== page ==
- © 2001. AAPG/DEG
Three petroleum extraction technologies offer potential for largescale, low-cost, and long-term sequestration of carbon dioxide. Enhanced oil recovery (EOR) using CO2 injection is a commercially proven process with more than 120 Gt of “value added” CO2 sequestration potential worldwide. Enhanced gas recovery (EGR) using CO2 injection is conceptually feasible but has not yet undergone testing. Depleted natural gas fields offer more than 750 Gt of moderate-cost CO2 sequestration potential, not including EGR. Enhanced coal-bed methane (ECBM) recovery using CO2 injection is undergoing pilot testing in the United States, with favorable early results. ECBM could be used to sequester more than 150 Gt of CO2 in coal basins worldwide. Challenges facing large-scale application of geologic sequestration in hydrocarbon fields include: (1) high capture and processing costs of anthropogenic CO2; (2) inadequate understanding of many petroleum and coal reservoirs, particularly in frontier areas; (3) rigorous monitoring and verification to convince regulators and the public at large that sequestration is secure and long term; (4) achieving recognition and certification from emissions trading systems; and (5) resolving operational conflicts between sequestration and enhanced recovery. These challenges could be overcome by building on existing technologies from the EOR, underground gas storage, and natural CO2 production and transportation industries and by targeted basic and applied R&D.
Key Words: CO2, geologic sequestration, enhanced oil recovery, enhanced coal-bed methane recovery, economics.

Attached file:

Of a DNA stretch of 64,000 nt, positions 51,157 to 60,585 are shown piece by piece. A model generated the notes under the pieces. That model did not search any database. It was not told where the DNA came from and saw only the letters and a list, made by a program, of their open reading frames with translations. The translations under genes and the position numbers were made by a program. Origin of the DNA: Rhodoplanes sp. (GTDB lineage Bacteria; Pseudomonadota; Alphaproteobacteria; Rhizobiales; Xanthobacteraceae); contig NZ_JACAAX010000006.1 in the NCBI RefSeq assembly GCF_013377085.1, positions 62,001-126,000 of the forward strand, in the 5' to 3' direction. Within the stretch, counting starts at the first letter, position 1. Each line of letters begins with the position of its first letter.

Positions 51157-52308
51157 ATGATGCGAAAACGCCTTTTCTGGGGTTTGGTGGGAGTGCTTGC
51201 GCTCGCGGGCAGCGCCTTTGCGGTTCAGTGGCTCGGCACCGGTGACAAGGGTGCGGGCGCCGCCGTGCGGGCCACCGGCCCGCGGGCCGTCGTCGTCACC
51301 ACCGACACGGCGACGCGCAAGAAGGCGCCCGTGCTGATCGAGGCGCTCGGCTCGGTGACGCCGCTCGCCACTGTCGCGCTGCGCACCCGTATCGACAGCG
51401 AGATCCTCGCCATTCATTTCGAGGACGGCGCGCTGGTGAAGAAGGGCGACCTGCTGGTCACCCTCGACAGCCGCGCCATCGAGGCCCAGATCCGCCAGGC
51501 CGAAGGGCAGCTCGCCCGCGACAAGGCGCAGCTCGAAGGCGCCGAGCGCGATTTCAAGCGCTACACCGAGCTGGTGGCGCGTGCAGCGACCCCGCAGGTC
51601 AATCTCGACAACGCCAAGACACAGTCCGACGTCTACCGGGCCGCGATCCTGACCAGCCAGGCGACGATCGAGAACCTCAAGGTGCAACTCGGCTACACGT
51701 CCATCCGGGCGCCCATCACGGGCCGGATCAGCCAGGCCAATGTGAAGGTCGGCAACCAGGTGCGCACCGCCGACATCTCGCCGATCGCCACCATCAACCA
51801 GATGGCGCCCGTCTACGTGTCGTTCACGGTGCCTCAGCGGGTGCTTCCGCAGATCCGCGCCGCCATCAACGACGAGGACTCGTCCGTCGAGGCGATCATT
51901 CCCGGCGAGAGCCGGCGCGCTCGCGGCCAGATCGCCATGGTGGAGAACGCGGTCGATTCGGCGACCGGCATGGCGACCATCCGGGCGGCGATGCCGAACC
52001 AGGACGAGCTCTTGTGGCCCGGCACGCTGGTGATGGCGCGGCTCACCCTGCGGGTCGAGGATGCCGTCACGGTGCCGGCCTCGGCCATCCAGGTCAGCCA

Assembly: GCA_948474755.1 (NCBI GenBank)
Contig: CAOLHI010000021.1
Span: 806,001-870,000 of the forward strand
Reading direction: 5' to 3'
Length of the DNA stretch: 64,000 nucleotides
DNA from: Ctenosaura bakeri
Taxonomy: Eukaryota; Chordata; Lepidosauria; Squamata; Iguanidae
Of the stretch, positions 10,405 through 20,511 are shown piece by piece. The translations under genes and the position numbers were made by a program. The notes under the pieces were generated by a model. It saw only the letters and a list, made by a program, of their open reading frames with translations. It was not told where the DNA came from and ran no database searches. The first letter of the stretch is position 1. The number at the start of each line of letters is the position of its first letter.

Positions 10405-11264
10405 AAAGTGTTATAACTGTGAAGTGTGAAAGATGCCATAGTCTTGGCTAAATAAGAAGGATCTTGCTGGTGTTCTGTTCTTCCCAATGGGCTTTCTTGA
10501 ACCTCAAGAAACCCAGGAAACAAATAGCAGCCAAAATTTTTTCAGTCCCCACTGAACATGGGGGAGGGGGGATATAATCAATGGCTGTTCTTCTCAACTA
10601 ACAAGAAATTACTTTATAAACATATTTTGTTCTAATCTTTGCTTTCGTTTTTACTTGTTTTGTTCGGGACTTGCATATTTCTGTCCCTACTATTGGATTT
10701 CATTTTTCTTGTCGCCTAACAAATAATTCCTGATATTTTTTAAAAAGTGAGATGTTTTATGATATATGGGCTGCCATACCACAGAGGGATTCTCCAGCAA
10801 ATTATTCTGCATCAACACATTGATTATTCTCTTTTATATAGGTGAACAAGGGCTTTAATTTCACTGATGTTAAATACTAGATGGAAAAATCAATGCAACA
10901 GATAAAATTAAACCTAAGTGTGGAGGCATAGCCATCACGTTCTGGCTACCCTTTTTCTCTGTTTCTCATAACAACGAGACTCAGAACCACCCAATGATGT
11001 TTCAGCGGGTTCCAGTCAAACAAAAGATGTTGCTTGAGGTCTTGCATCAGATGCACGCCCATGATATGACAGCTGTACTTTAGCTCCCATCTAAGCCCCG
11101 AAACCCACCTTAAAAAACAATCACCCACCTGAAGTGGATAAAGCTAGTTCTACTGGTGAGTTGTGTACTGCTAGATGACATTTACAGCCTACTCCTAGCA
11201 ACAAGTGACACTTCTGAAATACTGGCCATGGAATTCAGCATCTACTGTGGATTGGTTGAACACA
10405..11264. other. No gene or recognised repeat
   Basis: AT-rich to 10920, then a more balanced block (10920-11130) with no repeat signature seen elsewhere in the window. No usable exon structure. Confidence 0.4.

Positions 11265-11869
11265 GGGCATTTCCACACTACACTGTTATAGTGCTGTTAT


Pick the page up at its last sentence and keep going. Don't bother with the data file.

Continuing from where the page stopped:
Scott H. Stevens is Vice President with Advanced Resources International, Inc., a petroleum E&P consulting firm. Mr. Stevens has 17 years of experience in applied geologic and reservoir evaluation of petroleum fields, particularly for coal-bed methane, EOR, and gas storage. For the past 3 years, he has researched the application of petroleum technology for the geologic sequestration of carbon dioxide. Mr. Stevens holds an A.M. in Economics from Harvard and an M.S. in Geological Sciences from Scripps Institution of Oceanography.
Mr. Kuuskraa is the President of Advanced Resources International Inc., a firm that specializes on the geology, engineering, and economics of natural gas and oil supply. He has authored over 100 technical papers and reports on energy supply and economics. He recently participated in the President’s Energy and Trade Missions to China, India, and South Africa.
John Gale has been associated with the energy industry for 25 years, working initially for the British Coal Corporation and more recently undertaking international consultancy work in the energy and environmental sector. He joined the IEA Greenhouse Gas R&D Programme last year, and he is now the project manager responsible for managing studies on the program’s activities on non-CO2 greenhouse gases, greenhouse gas abatement in energy-intensive industries, and geological sequestration of CO2. In addition, he represents the program on a number of practical R&D projects such as SACS, WeyburnCO2 Monitoring, and the Alberta CO2ECBM project.
Mr. Beecy is Director, Office of Environmental Systems, U.S. Department of Energy, Office of Fossil Energy. He is responsible for program planning of R&D on technologies to resolve environmental concerns and to address mitigation of climate change concerns, including DOE’s Carbon Sequestration Program. Mr. Beecy also serves as the United States Representative to the Executive Committee of the International Energy Agency’s Greenhouse Gas R&D Programme.